LOCAL authorities are planning to sell their controlling interest in Teesside Airport for only £500,000 to win £20m-worth of investment, The Northern Echo can reveal.

Officials insisted last night that they had struck the best deal possible.

The five local authorities who own Teesside Airport, near Darlington, are set to sell 75 per cent of their shares to Manchester-based company Peel Airports Limited.

Documents obtained by The Northern Echo show that Peel has offered to pay £500,000 for the shares. It will also contribute £100,000 towards the costs of doing the deal.

The report says the cost of transferring the airport could be as high as £500,000 - meaning the authorities may end up making only £100,000 between them.

Officials insisted last night that the deal was in the long-term interests of taxpayers and the airport.

They said the company had agreed to pump in £20m of investment - cash that is needed to give the airport a bright future.

And although taxpayers would no longer have a controlling interest in the business, the regional economy would benefit thanks to a much improved airport.

Teesside has been struggling to make headway against its big rival, Newcastle International Airport.

Bosses are hoping to sign a deal with a low cost airline to make it a more attractive prospect for holidaymakers after Newcastle clinched a deal with EasyJet.

The sale is due to be discussed in a private meeting by Darlington Borough Council next week.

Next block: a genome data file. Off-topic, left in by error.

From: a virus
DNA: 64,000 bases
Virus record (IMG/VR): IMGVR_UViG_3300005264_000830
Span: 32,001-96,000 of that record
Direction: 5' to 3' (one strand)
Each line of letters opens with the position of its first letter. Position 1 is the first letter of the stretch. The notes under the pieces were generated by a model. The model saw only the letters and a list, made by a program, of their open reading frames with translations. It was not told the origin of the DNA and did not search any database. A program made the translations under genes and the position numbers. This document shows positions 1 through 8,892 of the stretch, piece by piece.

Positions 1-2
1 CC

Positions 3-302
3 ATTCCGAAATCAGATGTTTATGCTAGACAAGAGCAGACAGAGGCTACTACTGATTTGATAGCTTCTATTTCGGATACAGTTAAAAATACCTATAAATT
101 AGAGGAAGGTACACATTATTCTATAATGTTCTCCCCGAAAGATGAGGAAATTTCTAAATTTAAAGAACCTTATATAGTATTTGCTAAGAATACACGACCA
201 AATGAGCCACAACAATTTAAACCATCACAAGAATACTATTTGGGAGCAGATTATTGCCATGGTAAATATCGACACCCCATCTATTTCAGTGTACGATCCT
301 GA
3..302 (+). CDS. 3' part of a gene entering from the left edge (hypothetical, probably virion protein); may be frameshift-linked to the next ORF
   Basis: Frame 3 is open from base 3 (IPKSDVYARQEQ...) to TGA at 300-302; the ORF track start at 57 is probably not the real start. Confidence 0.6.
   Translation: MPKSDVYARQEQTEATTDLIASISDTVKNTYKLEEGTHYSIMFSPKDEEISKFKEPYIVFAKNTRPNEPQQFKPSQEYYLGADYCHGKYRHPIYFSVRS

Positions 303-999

Following the sale, Hartlepool, Middlesbrough, Stockton, Redcar and Cleveland and Durham county/Darlington councils will retain a 25 per cent share in the airport, which will eventually fall to 12 per cent.

No one was available to comment at Peel last night.

However, the company has promised to refurbish the main terminal building and construct a new parallel taxiway for aircraft serving a cargo depot.

It will also work with One NorthEast to create a 400,000 sq ft business park on a 25-acre site, complete with its own access road.

The company has said it would be happy to offer each of the local authority shareholders a seat on the airport's board.

The deal has been welcomed by the local authority shareholders who say without private investment, they could not afford to give the airport a much-needed financial boost.

The Teesside deal compares with the sale of 49 per cent of Newcastle Airport, which made more than £194m for the seven local authorities which own it.

John Williams, the leader of Darlington Borough Council, said Peel had a good track record, having already turned around the fortunes of Liverpool's John Lennon Airport.

He said the deal was the only way forward. "Anyone who uses the airport can see that it urgently needs major investment," he said.

"The £20m private sector investment will give Teesside Airport a future. Without this, it will be stuck in a cycle of decline which will eventually lead to its closure."

When Hugh Lang was appointed the airport's managing director at the end of 2000, he was faced with the task of stabilising the business.

The Northern Echo can now reveal that Mr Lang decided that investment of £12.8m was needed to make Teesside Airport competitive in the long term.

Councillor David Walsh, leader of Redcar and Cleveland Borough Council, said: "In the present situation, it is the only way the airport can get in the investment that it needs to prosper and grow. It has to be a calculated risk.

"There was no way that the local authorities would have the money at their disposal to turn it into an airport fit for the coming decades."

Teesside handles approximately 750,000 passengers a year.